October 11, 2010 |
Being that eccentric type who grinds her own golden flaxseed as part of a breakfast cereal ritual, I reacted excitedly to the news that flax has been supplanted by the new seed in town: chia. "Chia? As in the chia pet that sprouts hair?" asked my daughter. Yes, though I shudder to think that the product is related to the plant that grew weedy hair on those troll-like dolls of yesteryear. Chia originated as a staple of the Aztecs and Mayas, and it recently has been embraced by Westerners thanks to its supposed ability to lower total cholesterol, provide heart-healthy omega-3 fatty acids and boost energy.
September 12, 2009 |
More than 30,000 years ago, someone living in a cave in the Caucasus Mountains twisted wild flax together and dyed it, producing the earliest known fibers made by humans, scientists reported in Friday's edition of the journal Science. The fibers were discovered in an analysis of clay deposits in Dzudzuana Cave in what is now the country Georgia. They were made from the wild form of flax. The earliest previous evidence of human-worked fibers was from a Czech Republic site dating 28,000 years ago.
HOME & GARDEN
May 1, 2003
Thank you for the wonderful article on gardens and their influence on Southern California ("Where the World Is Abloom," April 24). Our lush and varied landscapes, both public and private, are a true joy of living here. There are two areas, though, where I believe our gardening heritage is being challenged: the ever-encroaching "topiary" style as a result of trimming shrubs by power tools and the overuse of palms in public landscapes. How often has one seen a group of New Zealand flax after they've been given a flattop by a hedge trimmer?
May 18, 2013 |
For more than 20 years, Kristine Kidd tasted what came her way as the food editor at Bon Appetit magazine. But she never felt great. "I had digestive issues my whole life," she says, but 2 1/2 years ago, the aching joints, bloating, fatigue and digestive problems became so severe she couldn't ignore the symptoms of celiac disease. She had already left her job and started doing some research, she says in the roomy, sunny kitchen of her hilltop home in Topanga Canyon. "I was so miserable.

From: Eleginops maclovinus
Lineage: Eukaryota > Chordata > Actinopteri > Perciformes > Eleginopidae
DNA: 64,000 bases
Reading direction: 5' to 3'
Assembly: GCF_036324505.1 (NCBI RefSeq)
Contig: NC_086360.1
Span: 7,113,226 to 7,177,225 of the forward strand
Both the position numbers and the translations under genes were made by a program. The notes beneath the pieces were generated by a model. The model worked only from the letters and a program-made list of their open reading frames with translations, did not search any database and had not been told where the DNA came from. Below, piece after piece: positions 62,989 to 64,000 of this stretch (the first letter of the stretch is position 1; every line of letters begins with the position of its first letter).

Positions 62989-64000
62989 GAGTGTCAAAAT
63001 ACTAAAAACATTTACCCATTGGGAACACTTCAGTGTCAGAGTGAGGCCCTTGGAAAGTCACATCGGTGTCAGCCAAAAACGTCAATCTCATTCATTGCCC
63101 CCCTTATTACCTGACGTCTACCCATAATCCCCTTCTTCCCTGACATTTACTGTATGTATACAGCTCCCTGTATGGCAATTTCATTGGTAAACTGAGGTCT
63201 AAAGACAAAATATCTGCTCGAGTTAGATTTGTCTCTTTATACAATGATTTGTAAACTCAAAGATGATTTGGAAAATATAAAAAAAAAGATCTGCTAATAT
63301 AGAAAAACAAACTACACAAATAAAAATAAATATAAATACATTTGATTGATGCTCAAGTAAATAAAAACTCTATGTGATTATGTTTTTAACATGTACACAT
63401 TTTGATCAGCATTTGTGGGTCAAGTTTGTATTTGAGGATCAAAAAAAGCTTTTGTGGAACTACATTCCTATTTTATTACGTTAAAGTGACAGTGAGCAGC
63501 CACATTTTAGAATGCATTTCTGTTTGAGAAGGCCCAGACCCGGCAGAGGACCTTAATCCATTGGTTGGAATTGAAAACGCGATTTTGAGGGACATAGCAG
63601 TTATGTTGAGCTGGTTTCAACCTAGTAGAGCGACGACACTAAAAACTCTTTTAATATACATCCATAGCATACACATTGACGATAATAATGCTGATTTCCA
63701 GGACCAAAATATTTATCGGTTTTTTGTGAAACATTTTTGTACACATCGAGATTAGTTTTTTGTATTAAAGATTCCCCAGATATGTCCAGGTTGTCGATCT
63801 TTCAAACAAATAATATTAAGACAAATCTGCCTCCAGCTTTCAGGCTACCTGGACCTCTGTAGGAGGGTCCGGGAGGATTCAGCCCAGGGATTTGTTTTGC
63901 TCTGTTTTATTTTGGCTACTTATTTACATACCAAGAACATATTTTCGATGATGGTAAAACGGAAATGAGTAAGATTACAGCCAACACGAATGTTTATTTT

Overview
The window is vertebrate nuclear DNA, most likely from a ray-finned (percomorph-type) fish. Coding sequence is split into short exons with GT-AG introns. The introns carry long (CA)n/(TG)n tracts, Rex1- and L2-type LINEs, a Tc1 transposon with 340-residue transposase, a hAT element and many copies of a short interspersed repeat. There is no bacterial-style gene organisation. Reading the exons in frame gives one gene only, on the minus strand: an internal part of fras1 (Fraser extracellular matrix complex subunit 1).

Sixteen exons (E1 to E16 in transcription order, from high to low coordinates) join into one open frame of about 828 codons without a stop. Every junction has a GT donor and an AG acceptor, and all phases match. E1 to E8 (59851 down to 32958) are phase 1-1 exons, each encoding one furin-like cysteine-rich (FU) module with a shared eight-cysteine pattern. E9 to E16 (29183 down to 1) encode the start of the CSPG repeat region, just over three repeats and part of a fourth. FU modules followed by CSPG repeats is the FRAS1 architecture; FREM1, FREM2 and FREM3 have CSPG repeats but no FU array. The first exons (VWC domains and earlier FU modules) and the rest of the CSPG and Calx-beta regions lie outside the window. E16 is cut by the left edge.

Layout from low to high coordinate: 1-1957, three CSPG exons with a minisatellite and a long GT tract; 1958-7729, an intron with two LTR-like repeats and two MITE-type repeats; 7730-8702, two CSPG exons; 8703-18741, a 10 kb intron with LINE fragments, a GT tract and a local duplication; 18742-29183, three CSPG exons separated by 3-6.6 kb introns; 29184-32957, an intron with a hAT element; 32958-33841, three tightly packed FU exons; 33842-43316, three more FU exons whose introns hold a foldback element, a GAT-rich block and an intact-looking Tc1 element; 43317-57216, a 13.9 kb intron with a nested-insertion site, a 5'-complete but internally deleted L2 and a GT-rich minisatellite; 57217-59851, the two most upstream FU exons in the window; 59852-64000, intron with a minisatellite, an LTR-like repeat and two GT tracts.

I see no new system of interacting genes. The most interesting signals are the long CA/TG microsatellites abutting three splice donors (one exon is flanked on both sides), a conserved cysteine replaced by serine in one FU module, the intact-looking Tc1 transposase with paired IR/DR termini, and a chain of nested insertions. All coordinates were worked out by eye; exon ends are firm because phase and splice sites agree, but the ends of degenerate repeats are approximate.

April 6, 2013 |
What's a healthful food and what's a healing food? Is there a difference? At least since the mid-19th century, when the Battle Creek Sanitarium opened its doors and people flocked there to follow John Harvey Kellogg's regime of whole grains, nuts and frequent enemas, many Americans have sought food as medicine. I have a shelf of books with titles such as "Food - Your Miracle Medicine" and "The Food Pharmacy," and my smartphone is filled with snapshots of the "super foods" on display at a trade show: acai and goldenberry, chia, coconut and flax, goji berries and hemp, maca root and other berries, nuts, seaweeds and roots I've never heard of (yacon, lucuma, camu, maqui)
January 24, 1991 |
There may be a flax in your future. Flaxseed is edible--people looked on flax as a food plant long before they made linen out of its fibers. Currently most flaxseed in this country is pressed for linseed oil, but plant geneticists in North Dakota have come up with a strain of high-yielding, bread-quality flax resistant to North American plant diseases. One of the attractions of flaxseed is that it's richer than soybeans in the omega-3 fatty acids considered beneficial to the circulatory system.